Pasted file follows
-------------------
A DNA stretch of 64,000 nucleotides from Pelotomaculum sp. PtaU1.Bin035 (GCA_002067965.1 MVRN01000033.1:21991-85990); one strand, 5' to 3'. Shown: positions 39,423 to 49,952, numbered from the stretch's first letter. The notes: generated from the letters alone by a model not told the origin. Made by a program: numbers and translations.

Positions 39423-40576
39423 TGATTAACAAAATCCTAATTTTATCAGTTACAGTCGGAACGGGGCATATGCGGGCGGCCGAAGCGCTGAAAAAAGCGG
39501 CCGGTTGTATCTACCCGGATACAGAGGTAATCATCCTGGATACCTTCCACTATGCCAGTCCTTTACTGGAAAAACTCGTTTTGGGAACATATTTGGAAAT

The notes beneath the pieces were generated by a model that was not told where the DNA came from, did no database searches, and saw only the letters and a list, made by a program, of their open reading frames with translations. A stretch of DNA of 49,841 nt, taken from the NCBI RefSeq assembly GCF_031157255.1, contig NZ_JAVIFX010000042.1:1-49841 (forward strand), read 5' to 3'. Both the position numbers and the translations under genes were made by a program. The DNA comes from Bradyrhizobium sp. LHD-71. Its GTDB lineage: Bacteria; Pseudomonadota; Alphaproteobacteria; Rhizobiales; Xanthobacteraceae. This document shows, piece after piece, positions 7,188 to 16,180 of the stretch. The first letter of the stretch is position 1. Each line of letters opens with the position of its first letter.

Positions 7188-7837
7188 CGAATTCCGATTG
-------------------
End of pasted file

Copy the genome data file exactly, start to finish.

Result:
A DNA stretch of 64,000 nucleotides from Pelotomaculum sp. PtaU1.Bin035 (GCA_002067965.1 MVRN01000033.1:21991-85990); one strand, 5' to 3'. Shown: positions 39,423 to 49,952, numbered from the stretch's first letter. The notes: generated from the letters alone by a model not told the origin. Made by a program: numbers and translations.

Positions 39423-40576
39423 TGATTAACAAAATCCTAATTTTATCAGTTACAGTCGGAACGGGGCATATGCGGGCGGCCGAAGCGCTGAAAAAAGCGG
39501 CCGGTTGTATCTACCCGGATACAGAGGTAATCATCCTGGATACCTTCCACTATGCCAGTCCTTTACTGGAAAAACTCGTTTTGGGAACATATTTGGAAAT

The notes beneath the pieces were generated by a model that was not told where the DNA came from, did no database searches, and saw only the letters and a list, made by a program, of their open reading frames with translations. A stretch of DNA of 49,841 nt, taken from the NCBI RefSeq assembly GCF_031157255.1, contig NZ_JAVIFX010000042.1:1-49841 (forward strand), read 5' to 3'. Both the position numbers and the translations under genes were made by a program. The DNA comes from Bradyrhizobium sp. LHD-71. Its GTDB lineage: Bacteria; Pseudomonadota; Alphaproteobacteria; Rhizobiales; Xanthobacteraceae. This document shows, piece after piece, positions 7,188 to 16,180 of the stretch. The first letter of the stretch is position 1. Each line of letters opens with the position of its first letter.

Positions 7188-7837
7188 CGAATTCCGATTG